How to Calculate Ownership Percentage - Explained
Ownership of Company Shares
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How Can I Calculate My Share Ownership Percentage?
Employees and other shareholders receive shares for a number of reasons. This can be as compensation, as part of a stock split, as conversion of shares, pursuant to execution of stock options. Regardless of the reason for receiving shares, determining the value of shares received depends upon the number of shares outstanding and the value of the company. The value of the company is subject to any number of valuation methods employed by the evaluators.
In this article, we explain the process for determining an individual’s share ownership percentage.
Authorized, Issued, and Outstanding Shares, and Share Equivalents
Three concepts that are critical for calculating the percentage of company ownership include:
The articles of incorporation authorize the type and number of company shares. The number of authorized shares is the maximum number of shares that the company can issue to shareholders without going through the process of amending the articles of incorporation to authorize more. The board of directors and shareholders must vote to approve the authorization of new shares and restatement of the articles of incorporation. It is pretty common for a company to restate the articles of incorporation to authorize additional shares when necessary for an equity financing round. The company may increase the number of authorized shares of common stock or create new classes of preferred stock. The number of shares that a company authorizes is pretty arbitrary. It is an important consideration, however, as some jurisdiction charge franchise taxes based upon the number of shares authorized. Also, if a company has a certain capitalization, it may need issue a certain number of shares to create the desired value per share being issued.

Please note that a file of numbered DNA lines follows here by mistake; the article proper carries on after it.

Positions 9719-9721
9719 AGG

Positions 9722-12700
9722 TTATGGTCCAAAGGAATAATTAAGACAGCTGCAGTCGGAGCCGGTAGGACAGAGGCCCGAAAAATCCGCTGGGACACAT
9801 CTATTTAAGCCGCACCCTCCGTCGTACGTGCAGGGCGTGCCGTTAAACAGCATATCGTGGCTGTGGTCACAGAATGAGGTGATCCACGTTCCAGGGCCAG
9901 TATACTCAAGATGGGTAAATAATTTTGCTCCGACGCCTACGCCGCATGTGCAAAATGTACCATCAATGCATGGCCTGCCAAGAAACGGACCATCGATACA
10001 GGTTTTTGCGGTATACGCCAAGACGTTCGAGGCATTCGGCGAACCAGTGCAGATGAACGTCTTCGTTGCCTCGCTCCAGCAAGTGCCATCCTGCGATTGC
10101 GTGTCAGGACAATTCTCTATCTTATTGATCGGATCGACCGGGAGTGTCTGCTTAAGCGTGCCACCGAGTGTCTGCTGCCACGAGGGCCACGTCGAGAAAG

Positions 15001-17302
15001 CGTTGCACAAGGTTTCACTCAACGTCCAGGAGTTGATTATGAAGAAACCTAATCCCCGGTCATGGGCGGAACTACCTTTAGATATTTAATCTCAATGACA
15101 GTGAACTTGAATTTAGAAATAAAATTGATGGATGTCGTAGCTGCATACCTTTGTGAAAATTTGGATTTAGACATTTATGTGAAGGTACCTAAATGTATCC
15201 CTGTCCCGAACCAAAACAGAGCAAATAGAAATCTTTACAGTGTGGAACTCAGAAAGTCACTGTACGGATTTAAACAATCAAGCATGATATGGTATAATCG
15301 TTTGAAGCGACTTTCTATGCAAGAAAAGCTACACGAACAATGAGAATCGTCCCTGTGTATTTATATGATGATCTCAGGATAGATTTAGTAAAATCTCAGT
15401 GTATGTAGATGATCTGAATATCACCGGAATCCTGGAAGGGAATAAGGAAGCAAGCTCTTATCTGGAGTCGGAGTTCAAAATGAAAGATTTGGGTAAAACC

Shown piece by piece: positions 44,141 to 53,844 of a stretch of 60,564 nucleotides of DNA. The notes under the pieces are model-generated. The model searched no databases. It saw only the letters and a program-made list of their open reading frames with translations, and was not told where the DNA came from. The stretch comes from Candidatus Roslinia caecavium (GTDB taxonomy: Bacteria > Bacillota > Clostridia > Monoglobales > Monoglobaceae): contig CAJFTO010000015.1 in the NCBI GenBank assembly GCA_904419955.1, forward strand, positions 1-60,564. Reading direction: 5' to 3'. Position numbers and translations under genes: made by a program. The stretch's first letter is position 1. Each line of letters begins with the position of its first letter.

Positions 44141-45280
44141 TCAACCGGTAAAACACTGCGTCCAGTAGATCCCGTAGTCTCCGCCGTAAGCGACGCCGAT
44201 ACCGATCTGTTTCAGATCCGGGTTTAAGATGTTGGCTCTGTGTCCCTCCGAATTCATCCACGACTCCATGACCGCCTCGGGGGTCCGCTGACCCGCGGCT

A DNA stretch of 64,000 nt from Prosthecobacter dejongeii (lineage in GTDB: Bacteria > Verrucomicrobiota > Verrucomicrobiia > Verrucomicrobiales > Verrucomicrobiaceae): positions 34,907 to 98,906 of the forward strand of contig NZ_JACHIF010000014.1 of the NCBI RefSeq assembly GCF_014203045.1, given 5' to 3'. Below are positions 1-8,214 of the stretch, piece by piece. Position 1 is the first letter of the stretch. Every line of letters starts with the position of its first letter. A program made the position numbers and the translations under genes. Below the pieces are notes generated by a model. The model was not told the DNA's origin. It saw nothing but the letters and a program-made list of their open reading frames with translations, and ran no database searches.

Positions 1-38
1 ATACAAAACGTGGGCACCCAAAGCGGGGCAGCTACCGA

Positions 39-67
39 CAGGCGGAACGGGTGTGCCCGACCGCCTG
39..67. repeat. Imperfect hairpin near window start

This is the number of authorized shares that the company has issued to shareholders. This will include all common and preferred shares issued to founder, investors, employees, etc. Any time the company issues shares, it must be approved by the board of directors.
Companies often issue share equivalents to shareholders. Share equivalents include stock options, warrants, future stock purchase rights, or convertible instruments that can be converted into stock. Also, it is important to calculate shares outstanding as a common stock equivalent. A class of preferred shares may convert into a larger number of common shares. As such, you would calculate the common stock equivalency for purposes of determining the total number of shares issued.
Outstanding shares are the number of shares or share equivalents issued by the corporation minus any shares repurchased or reclaimed by the company. There are numerous reasons why a company may repurchase shares or reclaim shares. For example, the company may wish to buy out shareholders to increase the value of each share. Or, the company may repurchase shares pursuant to a right of first refusal or pursuant to the forfeiture of unvested shares issued as part of employee compensation.
Calculating Share Ownership
To calculate the percentage ownership of a shareholder, look first at the shares outstanding. It may be difficult to calculate this number, as it requires calculating share equivalents and unvested shares. Use this number as the denominator. As the numerator, determine the number of shares and share equivalents that the shareholder possesses. Now divide the numerator by the denominator. This will provide the shareholder’s ownership percentage. If an individual is entitled to an award, it is important to determine whether the individual is entitled to a percentage of outstanding shares or whether the individual is to be awarded shares that will make her a certain percentage owner after the issuance.
Let’s use an example to illustrate this calculation. Assume that a corporation authorizes 1 million shares at the time of restatement of the articles of incorporation. Immediately after the restatement, the founders receive 5 million of the shares. The founders hire an employee who receives stock as part of his compensation package. The first year, he will receive 2% of company ownership. The next four years, he will receive 1% of company ownership. The company also issued 500,000 stock options to other investors. The company also issued 100,000 preferred shares to early investors. The preferred shares have a conversion ratio of 1 preferred share to 10 common shares. How many shares should the employee receive during years 1 through 5?
First, let’s determine the total number of outstanding shares. Remember, this includes shares and share equivalents. This would be 5 million (founder shares) + 500K (stock options) + 1 million (100k preferred share x 10) = 6.5 million shares. The first year, issuing 2% of shares to the employee would mean issuing 65K shares. Next year would be 65,650 (6,565,000 x .01) shares, and so on.
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